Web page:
Pivotal Corp. postponed until December a shareholder vote scheduled for last Friday on its pending acquisition by an investment firm planning to merge the company with another customer relationship management (CRM) software maker, Talisma Corp.

Pivotal plans to use the extra time for negotiations with CDC Software, a Chinadotcom Corp. unit that submitted a last-minute acquisition offer for Pivotal. Pivotal’s board recommended last week that the company reject CDC’s offer because of the proposal’s many conditions and the risk the deal would never be completed. The company recommended shareholders approve its previously negotiated takeover plans, for an acquisition by Oak Investment Partners followed by a merger with Talisma. [Please see Pivotal rejects Chinadotcom unit’s takeover bid.]

CDC responded to Pivotal’s rejection by offering to shorten its due-diligence timetable. Pivotal said Friday it will take CDC up on that offer. The company plans to work with CDC this week to determine whether a deal superior to Oak’s can be arranged.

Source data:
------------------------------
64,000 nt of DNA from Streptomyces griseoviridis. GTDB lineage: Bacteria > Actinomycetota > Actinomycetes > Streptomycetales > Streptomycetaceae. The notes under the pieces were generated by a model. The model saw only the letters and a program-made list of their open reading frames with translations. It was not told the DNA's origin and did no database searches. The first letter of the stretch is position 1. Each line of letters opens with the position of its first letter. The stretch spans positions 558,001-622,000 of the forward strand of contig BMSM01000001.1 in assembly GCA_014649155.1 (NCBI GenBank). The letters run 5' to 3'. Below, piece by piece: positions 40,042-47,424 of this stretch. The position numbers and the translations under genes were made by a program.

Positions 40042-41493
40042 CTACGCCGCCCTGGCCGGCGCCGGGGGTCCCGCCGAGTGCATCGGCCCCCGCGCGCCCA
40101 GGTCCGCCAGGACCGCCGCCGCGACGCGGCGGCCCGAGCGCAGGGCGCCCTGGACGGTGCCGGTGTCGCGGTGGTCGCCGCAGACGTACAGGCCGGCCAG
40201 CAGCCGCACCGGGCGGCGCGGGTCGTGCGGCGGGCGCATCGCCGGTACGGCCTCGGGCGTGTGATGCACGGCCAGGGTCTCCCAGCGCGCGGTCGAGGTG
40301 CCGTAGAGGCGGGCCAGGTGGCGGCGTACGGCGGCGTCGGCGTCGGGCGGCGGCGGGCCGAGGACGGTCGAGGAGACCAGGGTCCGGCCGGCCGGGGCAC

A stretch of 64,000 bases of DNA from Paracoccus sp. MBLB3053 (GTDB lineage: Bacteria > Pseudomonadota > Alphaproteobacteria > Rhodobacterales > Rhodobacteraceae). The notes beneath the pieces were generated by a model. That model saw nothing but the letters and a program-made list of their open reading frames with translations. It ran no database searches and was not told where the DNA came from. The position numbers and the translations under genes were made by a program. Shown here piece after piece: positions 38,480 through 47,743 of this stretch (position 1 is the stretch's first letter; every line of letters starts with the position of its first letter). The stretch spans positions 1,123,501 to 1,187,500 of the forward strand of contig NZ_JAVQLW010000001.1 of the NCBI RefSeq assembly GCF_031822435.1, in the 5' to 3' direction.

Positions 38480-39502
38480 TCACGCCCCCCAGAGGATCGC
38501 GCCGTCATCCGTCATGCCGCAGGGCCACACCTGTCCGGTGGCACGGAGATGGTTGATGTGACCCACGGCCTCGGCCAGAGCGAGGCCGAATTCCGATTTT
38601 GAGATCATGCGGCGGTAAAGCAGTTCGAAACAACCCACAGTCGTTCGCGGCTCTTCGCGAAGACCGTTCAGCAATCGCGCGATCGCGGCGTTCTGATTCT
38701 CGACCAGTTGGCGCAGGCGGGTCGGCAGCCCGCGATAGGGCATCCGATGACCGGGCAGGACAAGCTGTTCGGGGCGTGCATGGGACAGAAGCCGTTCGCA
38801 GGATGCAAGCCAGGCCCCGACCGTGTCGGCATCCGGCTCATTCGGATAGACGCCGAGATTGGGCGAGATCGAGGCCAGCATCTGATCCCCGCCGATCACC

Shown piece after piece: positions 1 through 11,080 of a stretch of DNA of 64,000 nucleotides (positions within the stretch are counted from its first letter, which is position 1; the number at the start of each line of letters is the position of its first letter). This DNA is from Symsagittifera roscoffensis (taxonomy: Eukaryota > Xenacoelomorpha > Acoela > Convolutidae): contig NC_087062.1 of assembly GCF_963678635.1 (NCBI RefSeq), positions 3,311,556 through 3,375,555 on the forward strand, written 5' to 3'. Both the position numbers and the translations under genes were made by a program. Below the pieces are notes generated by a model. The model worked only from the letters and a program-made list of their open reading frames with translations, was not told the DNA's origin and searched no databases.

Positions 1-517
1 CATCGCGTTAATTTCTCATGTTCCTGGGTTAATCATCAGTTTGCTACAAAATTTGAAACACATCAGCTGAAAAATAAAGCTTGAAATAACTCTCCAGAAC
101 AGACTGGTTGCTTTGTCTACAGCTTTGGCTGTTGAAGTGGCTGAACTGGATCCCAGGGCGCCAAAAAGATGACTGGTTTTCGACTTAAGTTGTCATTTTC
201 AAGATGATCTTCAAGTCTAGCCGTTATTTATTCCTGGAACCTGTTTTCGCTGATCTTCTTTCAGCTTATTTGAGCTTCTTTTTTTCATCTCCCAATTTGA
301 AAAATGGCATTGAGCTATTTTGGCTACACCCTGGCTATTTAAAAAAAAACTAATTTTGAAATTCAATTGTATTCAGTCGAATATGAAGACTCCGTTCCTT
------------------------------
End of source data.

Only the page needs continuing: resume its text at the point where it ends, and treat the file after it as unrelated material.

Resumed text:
CDC has until Sunday to come up with a final, irrevocable offer. Pivotal plans to issue a release on Dec. 1 detailing its discussions with CDC. If no deal with CDC is reached, Pivotal intends to hold a shareholders’ meeting on Dec. 3 to approve or reject the Oak agreement.

Pivotal, based in Vancouver, became the unexpected target of a bidding war this month among several vendors in the fiercely competitive business software market. Pivotal makes sales, marketing and customer service applications tailored for midmarket companies. With sales in the sector slumping, vendors are scrambling to find new ways to grow.

Financially struggling Pivotal went shopping several months ago for buyers. After it announced its plans to be purchased by Oak, a rival vendor not included in Pivotal’s bid solicitation, Onyx Software Corp., submitted an unsolicited acquisition offer. Pivotal’s board rejected Onyx’s stock-swap offer as riskier than and inferior to Oak’s all-cash bid.

Soon after Pivotal spurned Onyx, CDC, which Pivotal says declined to submit an offer during its call for bids, changed its mind and submitted an unsolicited bid offering higher per-share cash payments than Oak did.

If CDC succeeds in acquiring Pivotal, the company says it will integrate Pivotal’s CRM software with other business applications it has acquired to create a full-service suite aimed at midmarket customers, particularly in the manufacturing industry.